When I previously wrote about the 2014 discovery of a painting of Judith and Holofernes based on the iconic 1600 work by Caravaggio that hangs in Palazzo Barberini in Rome, my first thought was: “There ain’t no way that’s a Caravaggio”. This was based on the initial information released and pictures of the painting before it was cleaned.
On 27 June, this work will be auctioned off, and much more information has been made available about it in large part due to a major academic conference held to discuss the work’s authorship, as well as a marketing campaign to promote the work in anticipation of its sale. My opinion has shifted away from “Ain’t no way” and into the wavering zone of “I’m not sure”.
That probably sounds uselessly indecisive, but that’s the stance of most scholars when it comes to this painting. Most initially had the same sort of reaction that I did, and many are also now uncertain. But one thing that has gone unnoticed is that, whether this is a second version of the theme by Caravaggio—as the owner very much hopes—or an extremely high-quality copy by one of his followers, it is a major discovery of a lost work either way.
The painting was found in a leaky attic in Toulouse, France, by the local auctioneer Marc Labarbe, who had been slowly selling off the contents of the home. He called in Eric Turquin, an expert in Old Master paintings, whose firm helped research the piece and enforce the optimistic authorship. The painting will be sold in Toulouse but has been put on display in London and Paris to stoke curiosity and interest. The auctioneers are hoping to net between £86m and £129m, and are starting the sale at £30m.
The most important question to see off the board before moving forward is whether this might be a forgery. The evidence released to date, which includes various scientific examinations, suffices to determine that it is not. Scholars believe it an authentically historic painting that was most likely made in 1607.
As I discuss in my book, Caravaggio painted around 40 works. But, depending on which scholar you consult, the number of lost works by the artist runs from 8 to 115. Is this one of those lost works, or one of scores of excellent paintings by those inspired by Caravaggio? There are arguments for and against the attribution, and often the case for Caravaggio includes elements that offer a counter-argument.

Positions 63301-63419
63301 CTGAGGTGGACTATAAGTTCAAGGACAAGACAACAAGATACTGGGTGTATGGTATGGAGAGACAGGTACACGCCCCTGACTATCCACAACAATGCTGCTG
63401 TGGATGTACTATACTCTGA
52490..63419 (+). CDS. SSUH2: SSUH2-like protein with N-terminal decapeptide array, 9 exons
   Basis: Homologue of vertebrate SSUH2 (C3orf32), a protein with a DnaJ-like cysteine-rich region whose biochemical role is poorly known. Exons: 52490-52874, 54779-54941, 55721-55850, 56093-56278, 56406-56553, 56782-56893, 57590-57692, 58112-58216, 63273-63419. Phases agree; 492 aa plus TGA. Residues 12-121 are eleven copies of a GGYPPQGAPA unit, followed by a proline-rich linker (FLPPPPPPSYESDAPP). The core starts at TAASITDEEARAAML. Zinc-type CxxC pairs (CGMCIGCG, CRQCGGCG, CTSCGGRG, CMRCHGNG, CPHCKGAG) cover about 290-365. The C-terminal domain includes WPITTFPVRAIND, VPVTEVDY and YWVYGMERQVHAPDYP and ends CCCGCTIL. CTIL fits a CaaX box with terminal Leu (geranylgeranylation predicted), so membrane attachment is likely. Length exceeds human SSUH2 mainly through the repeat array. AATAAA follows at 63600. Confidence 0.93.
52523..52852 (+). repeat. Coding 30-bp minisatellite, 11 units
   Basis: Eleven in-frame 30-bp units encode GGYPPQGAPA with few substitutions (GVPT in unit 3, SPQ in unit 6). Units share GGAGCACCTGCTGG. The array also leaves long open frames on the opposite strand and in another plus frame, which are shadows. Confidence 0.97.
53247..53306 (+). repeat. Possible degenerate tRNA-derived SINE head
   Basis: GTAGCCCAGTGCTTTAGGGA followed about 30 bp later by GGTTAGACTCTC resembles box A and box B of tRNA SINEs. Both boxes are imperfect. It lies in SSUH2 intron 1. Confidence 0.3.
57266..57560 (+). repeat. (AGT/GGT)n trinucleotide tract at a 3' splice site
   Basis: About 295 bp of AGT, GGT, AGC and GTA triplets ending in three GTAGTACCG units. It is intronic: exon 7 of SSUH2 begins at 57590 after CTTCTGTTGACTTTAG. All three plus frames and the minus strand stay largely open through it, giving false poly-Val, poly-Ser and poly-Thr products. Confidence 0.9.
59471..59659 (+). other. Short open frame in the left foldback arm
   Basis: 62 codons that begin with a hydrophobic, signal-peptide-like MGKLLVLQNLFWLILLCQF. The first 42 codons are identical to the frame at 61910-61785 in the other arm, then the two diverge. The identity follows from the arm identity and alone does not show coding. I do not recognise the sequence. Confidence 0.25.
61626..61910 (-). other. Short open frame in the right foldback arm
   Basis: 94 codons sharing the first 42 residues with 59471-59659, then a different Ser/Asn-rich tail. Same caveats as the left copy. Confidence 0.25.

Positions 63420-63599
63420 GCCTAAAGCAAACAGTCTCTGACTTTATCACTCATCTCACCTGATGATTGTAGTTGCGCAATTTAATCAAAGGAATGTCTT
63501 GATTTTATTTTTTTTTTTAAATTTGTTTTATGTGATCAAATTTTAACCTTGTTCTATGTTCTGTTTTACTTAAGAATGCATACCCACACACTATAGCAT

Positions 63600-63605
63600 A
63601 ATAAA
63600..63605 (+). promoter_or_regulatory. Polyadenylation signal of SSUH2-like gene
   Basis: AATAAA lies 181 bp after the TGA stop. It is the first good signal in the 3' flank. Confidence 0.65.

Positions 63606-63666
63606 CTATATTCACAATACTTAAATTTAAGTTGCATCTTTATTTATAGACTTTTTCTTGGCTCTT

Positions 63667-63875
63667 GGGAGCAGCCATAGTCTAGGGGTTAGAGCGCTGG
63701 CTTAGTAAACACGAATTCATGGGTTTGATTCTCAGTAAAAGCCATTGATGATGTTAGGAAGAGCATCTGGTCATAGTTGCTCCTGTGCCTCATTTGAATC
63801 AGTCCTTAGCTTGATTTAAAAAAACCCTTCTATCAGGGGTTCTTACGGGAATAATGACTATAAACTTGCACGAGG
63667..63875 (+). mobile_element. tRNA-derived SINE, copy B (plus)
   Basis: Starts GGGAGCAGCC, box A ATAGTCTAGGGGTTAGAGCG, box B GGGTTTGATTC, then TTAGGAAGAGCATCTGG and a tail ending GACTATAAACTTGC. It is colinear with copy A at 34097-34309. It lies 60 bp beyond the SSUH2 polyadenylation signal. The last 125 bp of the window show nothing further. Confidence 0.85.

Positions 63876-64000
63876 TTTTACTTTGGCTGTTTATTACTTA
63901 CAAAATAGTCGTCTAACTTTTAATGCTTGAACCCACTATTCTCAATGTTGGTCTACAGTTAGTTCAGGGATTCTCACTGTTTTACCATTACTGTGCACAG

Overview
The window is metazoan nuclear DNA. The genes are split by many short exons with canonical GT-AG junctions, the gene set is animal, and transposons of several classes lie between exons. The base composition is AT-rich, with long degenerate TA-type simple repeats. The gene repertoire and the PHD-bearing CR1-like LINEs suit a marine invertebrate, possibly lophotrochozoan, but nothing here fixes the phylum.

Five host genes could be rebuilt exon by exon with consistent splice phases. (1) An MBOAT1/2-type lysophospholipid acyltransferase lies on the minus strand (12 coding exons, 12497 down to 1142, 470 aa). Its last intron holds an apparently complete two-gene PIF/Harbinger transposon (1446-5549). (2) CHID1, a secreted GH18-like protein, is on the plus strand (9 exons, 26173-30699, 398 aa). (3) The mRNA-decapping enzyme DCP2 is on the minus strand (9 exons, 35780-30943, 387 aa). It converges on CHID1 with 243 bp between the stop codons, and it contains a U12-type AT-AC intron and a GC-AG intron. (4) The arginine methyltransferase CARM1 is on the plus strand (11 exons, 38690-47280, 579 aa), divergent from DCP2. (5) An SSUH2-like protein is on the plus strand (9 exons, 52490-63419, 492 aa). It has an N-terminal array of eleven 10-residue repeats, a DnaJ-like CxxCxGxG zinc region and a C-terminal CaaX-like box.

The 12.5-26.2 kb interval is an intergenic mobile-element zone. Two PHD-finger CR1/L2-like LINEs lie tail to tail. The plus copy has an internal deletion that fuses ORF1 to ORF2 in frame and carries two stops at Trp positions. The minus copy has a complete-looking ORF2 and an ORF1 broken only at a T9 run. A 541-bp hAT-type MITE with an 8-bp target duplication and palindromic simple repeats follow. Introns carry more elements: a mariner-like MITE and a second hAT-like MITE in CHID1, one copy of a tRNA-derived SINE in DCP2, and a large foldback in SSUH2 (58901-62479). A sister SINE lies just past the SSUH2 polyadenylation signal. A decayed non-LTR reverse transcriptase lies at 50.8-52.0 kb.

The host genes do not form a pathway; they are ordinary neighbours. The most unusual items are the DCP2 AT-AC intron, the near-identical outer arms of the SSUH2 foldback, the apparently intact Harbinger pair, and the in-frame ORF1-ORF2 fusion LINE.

Caravaggio made copies or slightly different versions of the same subject on several occasions (consider his David and Goliath or Supper at Emmaus). There is a historical record of a copy having been made by Caravaggio of his Judith and Holofernes, which now hangs in the Palazzo Barberini in Rome, and that version has been lost. So, there is indeed a possibility this might be it.
X-rays of the picture reveal alternate placements of the figures beneath the surface layer of paint, showing that changes were made in the painting process. That demonstrates that this is not a direct copy of another picture because there would be no changes made to the composition if it were simply being copied. However, it does not discount the possibility that this is a work inspired by Caravaggio’s Palazzo Barberini Judith and Holofernes and altered slightly by the artist.
A handful of respected experts have thrown in on the side of the owner and stated that they believe it is a work by Caravaggio. Other equally respected experts have said it is not, and two have gone so far as to say that they know the real artist, a Flemish Caravaggisti called Louis Finson. The Pinacoteca di Brera in Milan hosted a symposium in November 2016, but the various international scholars could not reach a consensus. This is no surprise, since that has been the case with just about every work of note in history.
France put a blockade on selling the painting abroad for 30 months by declaring it a “national treasure”, which would seem to make a pretty solid argument that it must be the real deal. However, it would have been reckless for France to risk losing the painting to a quick sale, and it bought time to do proper research and determine the authorship. It also gave French institutions the exclusive right to buy the work within the timeframe, to keep it in the country. None chose to make a competitive offer to do so, which is a case against. There are some very wealthy institutions and individuals in France, and, if the painting were as exciting as it seems, then surely one of them would have seized the opportunity to acquire it. The Louvre examined the painting but did not go public with their determination of whether it is by Caravaggio or not. The shadow of doubt must have been too long—or the asking price unreasonably high.
What is certain is that enough hype has surrounded the discovery and the forthcoming sale, and enough evidence—modestly empirical and more impressively opinion-based—has come to light to encourage an enthusiastic auction. It is no slam-dunk. The now oddly missing in action Salvator Mundi was largely accepted as by Leonardo. But the chance to own a lost Caravaggio could be worth the risk that it is by one of his followers. And as long as enough scholars believe it to be an original, then it will enter the historical records as a lost and found work by one of art history’s greatest revolutionaries.
• Noah Charney is an author and art history professor at the ARCA Postgraduate Program in Art Crime and Cultural Heritage Protection. His new book is Museum of Lost Art, published by Phaidon